Title - 'The Great Un-American Songbook: Vols I & II'
Artist - The Ed Palermo Big Band
For those not in the know, which included me, The Ed Palermo Big Band is a big band that has been active for over thirty years, playing the compositions and arrangements of their leader, saxophonist Ed Palermo. In fact, the band is well known for Palermo's arrangements of the music of Frank Zappa, amongst others of that ilk.
Ed Palermo started playing the alto saxophone and the guitar in high school because, unlike most all of us, he already knew he wanted to be a musician. Early influences that pushed him in that direction were the Beatles and the Mothers of Invention, but Palermo first discovered a love for the music of Edgar Winter while in high school.
This inspired him to emulate musicians such as Cannonball Adderley, Phil Woods, and Charlie Parker. In college he switched from alto saxophone to tenor saxophone due to influences from John Coltrane, Michael Brecker, and David Liebman. After graduating college, Palermo moved to New York in order to become a jazz tenor saxophonist.
At this point, an album called Impact by Charles Tolliver inspired him to try his hand at arranging. Palermo looked to his friend Dave LaLama, already an arranger, for advice and he began to compose and arrange music. Soon he began playing with Tito Puente, and during this time, assembled a group which later expanded into the big band bearing his name.
After Frank Zappa's death in 1993, Palermo decided to play a show of all Frank Zappa music. Before the show, Palermo posted a notice on an internet bulletin board. The turnout to the show was the largest that the Ed Palermo Big Band had had to date.
Following on from that, and recording their first Zappa album, and playing shows at The Iridium in New York City (for 10 years), this 18-piece big band steer away from Zappa for once and bring forth some tracks that will appease the jazz heads and Brit rock lovers in the world alike.
Inspired big-band arrangements of the Beatles' 'Eleanor Rigby,' '21st Century Schizoid Man,' 'The Low Spark of High Heeled Boys,' the Crazy World of Arthur Brown's 'Fire,' the Beatles' 'Don't Bother Me,' Radiohead's 'The Tourist,' Miles Davis's 'Nardis', and so much more (from Jethro Tull to Green Day), released via Cuneiform Records, The Great Un-American Songbook, Volumes I & II [Explicit] is one extraordinary compilation of music.
This highly prolific 2CD set opens with the Beatles' 'Good Morning, Good Morning' (which opens with someone shooting a bleating goat!) and never lets up the stream of quality renditions, all orchestrated perfectly, one after the other. The fun ragtime bounce of The Move's 'Open Up Said the World at the Door' (written by ELO's Jeff Lynne) is next and that's backed by the Rolling Stones' piano beauty 'We Love You', a simply stunning 'Eleanor Rigby' (which, done in their own way, doesn't even sound like the original, trust me) and then Jeff Beck's 'Definitely Maybe.'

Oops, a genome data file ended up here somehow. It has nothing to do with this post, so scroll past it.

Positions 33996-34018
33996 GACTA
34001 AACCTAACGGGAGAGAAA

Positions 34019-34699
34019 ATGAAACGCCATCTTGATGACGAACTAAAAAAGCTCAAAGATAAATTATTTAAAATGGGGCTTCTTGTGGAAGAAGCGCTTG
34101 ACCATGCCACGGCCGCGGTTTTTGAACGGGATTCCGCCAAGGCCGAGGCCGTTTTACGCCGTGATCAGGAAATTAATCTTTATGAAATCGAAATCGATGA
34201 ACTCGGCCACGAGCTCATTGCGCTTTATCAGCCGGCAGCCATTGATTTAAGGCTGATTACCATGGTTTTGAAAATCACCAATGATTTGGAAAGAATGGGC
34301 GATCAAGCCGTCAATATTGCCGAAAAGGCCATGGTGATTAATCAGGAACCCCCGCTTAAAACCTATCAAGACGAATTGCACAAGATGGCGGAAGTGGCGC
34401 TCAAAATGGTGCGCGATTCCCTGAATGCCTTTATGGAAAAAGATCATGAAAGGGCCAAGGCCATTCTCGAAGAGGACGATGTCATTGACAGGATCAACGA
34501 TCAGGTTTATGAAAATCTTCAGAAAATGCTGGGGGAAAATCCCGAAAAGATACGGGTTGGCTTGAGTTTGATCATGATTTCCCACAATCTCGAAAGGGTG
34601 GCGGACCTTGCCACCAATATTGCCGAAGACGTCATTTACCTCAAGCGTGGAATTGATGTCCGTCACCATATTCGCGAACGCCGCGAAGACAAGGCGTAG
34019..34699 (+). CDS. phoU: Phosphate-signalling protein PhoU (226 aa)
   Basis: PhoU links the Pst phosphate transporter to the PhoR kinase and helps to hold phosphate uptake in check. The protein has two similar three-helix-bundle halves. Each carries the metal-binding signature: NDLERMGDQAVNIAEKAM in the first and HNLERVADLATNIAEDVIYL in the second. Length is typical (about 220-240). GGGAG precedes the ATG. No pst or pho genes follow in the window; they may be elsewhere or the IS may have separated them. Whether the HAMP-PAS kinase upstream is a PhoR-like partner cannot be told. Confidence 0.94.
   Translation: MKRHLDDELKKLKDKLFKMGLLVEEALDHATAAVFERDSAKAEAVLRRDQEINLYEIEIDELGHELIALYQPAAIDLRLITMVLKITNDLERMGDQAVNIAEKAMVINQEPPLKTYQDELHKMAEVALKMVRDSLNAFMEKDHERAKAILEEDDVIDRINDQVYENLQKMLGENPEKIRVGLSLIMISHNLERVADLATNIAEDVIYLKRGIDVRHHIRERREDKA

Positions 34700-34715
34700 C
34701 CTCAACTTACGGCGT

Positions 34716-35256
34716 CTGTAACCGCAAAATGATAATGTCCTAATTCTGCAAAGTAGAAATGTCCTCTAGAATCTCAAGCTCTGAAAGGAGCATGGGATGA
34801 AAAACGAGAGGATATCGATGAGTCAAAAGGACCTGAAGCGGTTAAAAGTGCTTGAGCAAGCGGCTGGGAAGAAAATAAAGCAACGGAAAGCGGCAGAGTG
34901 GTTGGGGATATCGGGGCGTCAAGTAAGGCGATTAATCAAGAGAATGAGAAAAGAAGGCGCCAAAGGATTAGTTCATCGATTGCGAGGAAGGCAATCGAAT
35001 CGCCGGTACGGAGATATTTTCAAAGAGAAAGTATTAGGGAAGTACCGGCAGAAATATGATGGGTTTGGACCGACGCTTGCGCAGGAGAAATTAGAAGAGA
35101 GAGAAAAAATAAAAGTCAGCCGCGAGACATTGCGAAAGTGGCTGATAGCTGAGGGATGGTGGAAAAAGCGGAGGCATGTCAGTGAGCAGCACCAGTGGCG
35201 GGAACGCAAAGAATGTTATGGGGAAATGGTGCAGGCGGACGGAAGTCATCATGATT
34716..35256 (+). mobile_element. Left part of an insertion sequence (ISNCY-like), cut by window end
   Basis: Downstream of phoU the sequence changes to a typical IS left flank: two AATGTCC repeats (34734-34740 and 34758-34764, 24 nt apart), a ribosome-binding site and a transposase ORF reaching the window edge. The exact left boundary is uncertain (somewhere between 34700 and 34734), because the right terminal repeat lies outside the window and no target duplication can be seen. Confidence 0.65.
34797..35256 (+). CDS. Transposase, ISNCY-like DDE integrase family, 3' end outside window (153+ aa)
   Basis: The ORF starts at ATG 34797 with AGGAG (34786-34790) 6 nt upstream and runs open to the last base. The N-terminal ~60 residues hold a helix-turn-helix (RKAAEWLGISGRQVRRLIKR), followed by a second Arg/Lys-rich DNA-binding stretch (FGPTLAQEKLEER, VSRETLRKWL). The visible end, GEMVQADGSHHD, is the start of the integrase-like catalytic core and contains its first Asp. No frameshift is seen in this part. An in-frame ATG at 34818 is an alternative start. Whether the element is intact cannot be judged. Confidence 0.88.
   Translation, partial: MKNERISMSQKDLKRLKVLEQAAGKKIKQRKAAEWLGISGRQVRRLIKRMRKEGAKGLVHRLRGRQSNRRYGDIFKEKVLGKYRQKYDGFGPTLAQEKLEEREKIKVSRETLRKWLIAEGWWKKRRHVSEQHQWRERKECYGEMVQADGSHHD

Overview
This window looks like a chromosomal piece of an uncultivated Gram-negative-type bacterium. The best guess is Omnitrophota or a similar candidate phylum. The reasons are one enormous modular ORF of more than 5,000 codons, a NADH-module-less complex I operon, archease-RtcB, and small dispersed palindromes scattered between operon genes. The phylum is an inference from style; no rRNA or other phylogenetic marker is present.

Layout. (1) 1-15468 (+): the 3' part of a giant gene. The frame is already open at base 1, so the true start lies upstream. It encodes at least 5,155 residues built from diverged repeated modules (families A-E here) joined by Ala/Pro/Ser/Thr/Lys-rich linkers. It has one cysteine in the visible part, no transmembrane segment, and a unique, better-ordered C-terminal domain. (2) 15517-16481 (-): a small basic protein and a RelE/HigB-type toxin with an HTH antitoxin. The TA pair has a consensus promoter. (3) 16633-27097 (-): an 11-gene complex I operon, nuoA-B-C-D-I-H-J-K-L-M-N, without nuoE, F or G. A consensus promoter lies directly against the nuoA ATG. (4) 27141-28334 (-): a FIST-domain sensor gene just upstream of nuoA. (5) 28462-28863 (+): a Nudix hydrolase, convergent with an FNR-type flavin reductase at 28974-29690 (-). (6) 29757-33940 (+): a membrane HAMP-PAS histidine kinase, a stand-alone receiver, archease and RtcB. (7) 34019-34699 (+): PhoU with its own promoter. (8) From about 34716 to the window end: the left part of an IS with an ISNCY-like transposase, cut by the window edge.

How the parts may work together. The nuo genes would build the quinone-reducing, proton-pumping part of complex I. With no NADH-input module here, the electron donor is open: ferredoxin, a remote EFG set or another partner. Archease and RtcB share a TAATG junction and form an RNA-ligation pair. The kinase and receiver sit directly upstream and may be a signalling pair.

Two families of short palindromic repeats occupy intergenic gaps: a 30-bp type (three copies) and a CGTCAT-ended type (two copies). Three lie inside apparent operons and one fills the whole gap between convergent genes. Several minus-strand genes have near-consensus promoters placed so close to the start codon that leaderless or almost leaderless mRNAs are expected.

The delicate chimes of Cream's 'As You Said' is next, and that's backed by the prog rock orchestrated, Zapperish dips and swerves of King Crimson's powerful ballad 'Larks' Tongues in Aspic, Pt. 2.' Carrying on the Crimson tide of music, their frenetic '21st Century Schizoid Man' is tackled next, with a saxophone taking center stage here just delightfully. A deeper sax is the back beat to Blodwyn Pig's infamous 'Send Your Son to Die', before the first disc rounds out with the tremendously lush and yet vibrant 'Edward, the Mad Shirt Grinder' from Nicky Hopkins w/ Quicksilver Messenger Service. At over ten minutes long it is easily the longest of the 21 tracks contained on this epic double CD set.
The second disc begins with 'America/American Idiot' (a nice combination of The Nice first followed by a seamless transition into Green Day's massive chart hit. Most all of these tracks don't have vocals, but Jethro Tull's 'Beggar's Farm' does and wow, what a treat it is to hear the song sung in this new manner. 'Bitches Crystal' from Emerson, Lake and Palmer is next, but it's the brilliant 'Wreck of the Hesperus' (Procol Harum) that takes the musical biscuit for me here. It's one of the best tracks, vocal, and as tuneful now as it ever was. A sheer delight to hear like this from this band.
Next up is the sedate 'Diamond Dust' (Jeff Beck) and that's backed by the gentle pacing of 'The Low Spark of High Heeled Boys' from Traffic. Yet another quite brilliant rendition, The Ed Palermo Big Band make it truly their own here. 'Fire' from Arthur Brown is done well enough, but doesn't stray too far from the original, save for some swirly Zappa-like piano/organ playing, before an amazing cover of the Radiohead track, 'The Tourist.'
Seemingly not done with the song, 'Don't Bother Me/Nardis/Don't Bother Me (Reprise)' are all brought together (the Beatles/Miles Davis) for seven minutes, before this second CD is brought to a close with a pair of Beatles tracks: the danceable fun jig of 'I Wanna Be Your Man' and then the quietly peaceful, slumber-like ode 'Good Night.'